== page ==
Justice Clarence Thomas is widely known for his notable silence during oral argument, a deliberate practice borne out of the notion that he can learn more about a case by listening than through talking. But, don't mistake for Justice Thomas' silence for indifference, for he holds some strong views on the elements of persuasive legal writing, which he reveals in this exchange at Harvard Law School. For example:
"What I tell my law clerks is that we write these so that they are accessible to regular people. That doesn't mean that there's no law in it. But there are simple ways to put important things in language that's accessible. As I say to them, the beauty, the genius is not to write a 5 cent idea in a ten dollar sentence. It's to put a ten dollar idea in a 5 cent sentence.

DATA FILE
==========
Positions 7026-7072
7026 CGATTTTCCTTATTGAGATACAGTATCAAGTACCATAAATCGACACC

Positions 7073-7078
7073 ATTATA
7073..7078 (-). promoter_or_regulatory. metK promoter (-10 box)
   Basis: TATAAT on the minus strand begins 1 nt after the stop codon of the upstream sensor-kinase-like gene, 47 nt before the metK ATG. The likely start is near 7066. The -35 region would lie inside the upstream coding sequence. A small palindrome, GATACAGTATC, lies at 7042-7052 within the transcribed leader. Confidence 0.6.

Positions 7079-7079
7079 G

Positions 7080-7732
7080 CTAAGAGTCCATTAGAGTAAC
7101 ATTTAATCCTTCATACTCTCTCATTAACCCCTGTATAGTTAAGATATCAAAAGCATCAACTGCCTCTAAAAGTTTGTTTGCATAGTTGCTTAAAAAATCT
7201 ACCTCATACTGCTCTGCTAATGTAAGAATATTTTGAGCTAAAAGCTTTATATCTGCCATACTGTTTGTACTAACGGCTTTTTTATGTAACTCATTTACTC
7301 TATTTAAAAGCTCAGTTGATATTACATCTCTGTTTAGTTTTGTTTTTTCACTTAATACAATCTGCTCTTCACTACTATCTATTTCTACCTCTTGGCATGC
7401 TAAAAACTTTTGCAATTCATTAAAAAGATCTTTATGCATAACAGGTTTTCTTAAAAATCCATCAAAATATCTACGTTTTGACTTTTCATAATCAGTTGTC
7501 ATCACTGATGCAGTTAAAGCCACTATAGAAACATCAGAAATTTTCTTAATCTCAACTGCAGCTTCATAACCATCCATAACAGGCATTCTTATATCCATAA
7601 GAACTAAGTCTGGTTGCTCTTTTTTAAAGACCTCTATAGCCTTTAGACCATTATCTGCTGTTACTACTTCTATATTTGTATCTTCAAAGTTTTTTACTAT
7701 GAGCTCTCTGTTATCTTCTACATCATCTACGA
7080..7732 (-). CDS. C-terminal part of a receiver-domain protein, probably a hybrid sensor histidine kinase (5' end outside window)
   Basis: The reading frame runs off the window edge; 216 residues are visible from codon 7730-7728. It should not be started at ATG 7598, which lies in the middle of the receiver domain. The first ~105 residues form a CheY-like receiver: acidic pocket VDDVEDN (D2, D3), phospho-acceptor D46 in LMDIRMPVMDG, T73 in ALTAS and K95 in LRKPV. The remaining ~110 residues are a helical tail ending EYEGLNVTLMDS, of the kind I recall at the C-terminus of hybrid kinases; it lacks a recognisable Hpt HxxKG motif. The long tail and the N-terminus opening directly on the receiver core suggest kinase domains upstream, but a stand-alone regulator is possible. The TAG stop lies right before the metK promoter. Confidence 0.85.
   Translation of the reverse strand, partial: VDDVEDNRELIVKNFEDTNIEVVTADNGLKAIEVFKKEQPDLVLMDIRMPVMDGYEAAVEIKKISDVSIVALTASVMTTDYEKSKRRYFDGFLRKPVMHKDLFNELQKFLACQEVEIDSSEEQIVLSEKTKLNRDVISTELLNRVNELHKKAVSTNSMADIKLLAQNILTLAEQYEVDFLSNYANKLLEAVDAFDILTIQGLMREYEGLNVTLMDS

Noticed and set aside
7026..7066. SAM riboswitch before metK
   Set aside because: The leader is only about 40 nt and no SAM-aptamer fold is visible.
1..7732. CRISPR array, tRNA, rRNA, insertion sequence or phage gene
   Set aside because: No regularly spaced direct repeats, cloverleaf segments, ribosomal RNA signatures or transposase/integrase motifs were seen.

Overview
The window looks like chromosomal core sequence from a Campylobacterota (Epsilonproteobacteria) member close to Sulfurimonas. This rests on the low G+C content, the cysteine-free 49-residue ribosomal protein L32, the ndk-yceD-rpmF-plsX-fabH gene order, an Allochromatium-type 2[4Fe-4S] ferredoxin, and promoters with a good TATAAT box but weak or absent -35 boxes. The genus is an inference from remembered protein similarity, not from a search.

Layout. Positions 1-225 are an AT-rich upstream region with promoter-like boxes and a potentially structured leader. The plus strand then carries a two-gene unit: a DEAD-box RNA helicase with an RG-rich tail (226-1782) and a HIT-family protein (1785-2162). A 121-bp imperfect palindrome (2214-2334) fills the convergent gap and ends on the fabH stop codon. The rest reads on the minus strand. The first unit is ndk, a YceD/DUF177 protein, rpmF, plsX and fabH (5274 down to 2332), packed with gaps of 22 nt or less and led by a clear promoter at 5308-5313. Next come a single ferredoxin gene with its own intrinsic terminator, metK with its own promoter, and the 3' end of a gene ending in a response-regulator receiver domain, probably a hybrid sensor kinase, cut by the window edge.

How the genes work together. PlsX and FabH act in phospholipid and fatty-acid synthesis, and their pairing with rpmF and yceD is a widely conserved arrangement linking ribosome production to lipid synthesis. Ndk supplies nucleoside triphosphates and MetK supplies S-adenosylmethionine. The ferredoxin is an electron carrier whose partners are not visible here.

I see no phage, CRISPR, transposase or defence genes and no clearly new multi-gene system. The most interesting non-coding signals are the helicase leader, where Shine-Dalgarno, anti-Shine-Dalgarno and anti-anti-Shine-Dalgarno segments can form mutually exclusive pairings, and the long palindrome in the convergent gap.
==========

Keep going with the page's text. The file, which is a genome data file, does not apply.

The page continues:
That's beauty. That's editing. That's writing."
Suffice it to say that I echo Justice Thomas' beliefs about how there is a certain beauty in simplicity. I only wish Justice Thomas would speak more about the subject. Like Judge Kozinski, he has a lot to share on the topic of written advocacy.
Hat to Legal Writing Prof.